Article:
More and more, the promotion of women or minorities is less about equal opportunity and more about equal recognition of the competence and qualifications of individuals. As Erica Peitler, an executive coach who specializes in leadership development (EricaPeitler.com), says: “Having a deep and diverse talent bench is crucial. But finding ways to ensure that those talents are well-utilized is often more challenging and where I see leaders fail.”
Peitler advises leaders to differentiate between “diversity” candidates and the “diverse” talents of individuals. While nuanced, this is a helpful distinction when building a dynamic, high-performance organization.
All firms, even smaller financial advisory firms, must make an effort to hire and promote people who reflect the greater community. Without a conscious effort to introduce new leadership views, we risk being close-minded to both needs and opportunities. We also deprive ourselves of the chance to be the employer of choice in our markets.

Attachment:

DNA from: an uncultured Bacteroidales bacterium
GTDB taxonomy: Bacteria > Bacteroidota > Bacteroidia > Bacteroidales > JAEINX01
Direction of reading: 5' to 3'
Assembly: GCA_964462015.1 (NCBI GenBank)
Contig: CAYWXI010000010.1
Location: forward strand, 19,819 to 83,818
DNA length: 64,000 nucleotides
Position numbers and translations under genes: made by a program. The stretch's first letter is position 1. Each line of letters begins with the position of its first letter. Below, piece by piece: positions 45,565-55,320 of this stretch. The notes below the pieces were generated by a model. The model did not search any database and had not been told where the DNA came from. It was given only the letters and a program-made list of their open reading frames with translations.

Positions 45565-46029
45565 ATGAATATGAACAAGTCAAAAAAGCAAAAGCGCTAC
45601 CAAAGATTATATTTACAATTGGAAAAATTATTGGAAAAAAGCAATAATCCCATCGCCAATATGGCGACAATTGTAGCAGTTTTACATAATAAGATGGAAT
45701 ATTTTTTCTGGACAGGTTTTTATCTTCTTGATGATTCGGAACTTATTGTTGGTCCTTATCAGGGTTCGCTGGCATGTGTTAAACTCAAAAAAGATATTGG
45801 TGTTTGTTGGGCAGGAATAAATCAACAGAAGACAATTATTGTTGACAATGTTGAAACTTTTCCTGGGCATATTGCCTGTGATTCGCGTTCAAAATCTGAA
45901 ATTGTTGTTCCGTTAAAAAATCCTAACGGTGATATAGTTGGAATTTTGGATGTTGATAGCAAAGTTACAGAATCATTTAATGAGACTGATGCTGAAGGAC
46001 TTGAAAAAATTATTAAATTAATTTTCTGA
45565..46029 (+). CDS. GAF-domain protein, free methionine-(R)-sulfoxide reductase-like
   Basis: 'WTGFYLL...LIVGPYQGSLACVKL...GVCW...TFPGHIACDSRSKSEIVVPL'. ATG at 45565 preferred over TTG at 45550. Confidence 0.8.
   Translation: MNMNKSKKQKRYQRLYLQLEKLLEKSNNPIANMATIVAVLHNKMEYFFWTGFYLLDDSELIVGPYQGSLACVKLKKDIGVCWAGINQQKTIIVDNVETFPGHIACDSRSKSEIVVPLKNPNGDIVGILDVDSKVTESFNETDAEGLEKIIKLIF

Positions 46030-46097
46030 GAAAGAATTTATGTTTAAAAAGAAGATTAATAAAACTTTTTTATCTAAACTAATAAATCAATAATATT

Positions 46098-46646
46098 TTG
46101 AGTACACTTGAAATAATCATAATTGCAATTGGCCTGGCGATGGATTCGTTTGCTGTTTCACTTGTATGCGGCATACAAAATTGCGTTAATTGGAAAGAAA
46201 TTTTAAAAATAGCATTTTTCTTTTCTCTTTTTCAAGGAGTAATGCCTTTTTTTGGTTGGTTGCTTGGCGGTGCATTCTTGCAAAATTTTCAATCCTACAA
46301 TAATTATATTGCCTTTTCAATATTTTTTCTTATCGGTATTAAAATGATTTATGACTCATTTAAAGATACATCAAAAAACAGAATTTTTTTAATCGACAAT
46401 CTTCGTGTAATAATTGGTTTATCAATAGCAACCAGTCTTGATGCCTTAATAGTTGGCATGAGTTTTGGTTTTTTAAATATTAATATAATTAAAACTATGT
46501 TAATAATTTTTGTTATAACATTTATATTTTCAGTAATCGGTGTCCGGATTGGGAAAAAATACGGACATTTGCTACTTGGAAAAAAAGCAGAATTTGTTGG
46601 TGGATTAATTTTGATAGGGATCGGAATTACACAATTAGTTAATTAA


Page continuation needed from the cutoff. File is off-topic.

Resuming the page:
Consider these facts: Today, women make up two-thirds of the U.S. workforce, and a majority of married women with business-related degrees earn more than their husbands. About 80% of women will have sole responsibility for household financial decisions at some point in their lives. These statistics shatter the outdated image of women as secondary earners and minor economic players. Yet only about 26% of personal financial advisors are women. Among certified financial planner (CFP) designees, only 23% are women, a percentage that has not increased in 20 years. According to the Grant Thornton International Business Report, only 25% of the senior management roles in the global financial services industry are held by women.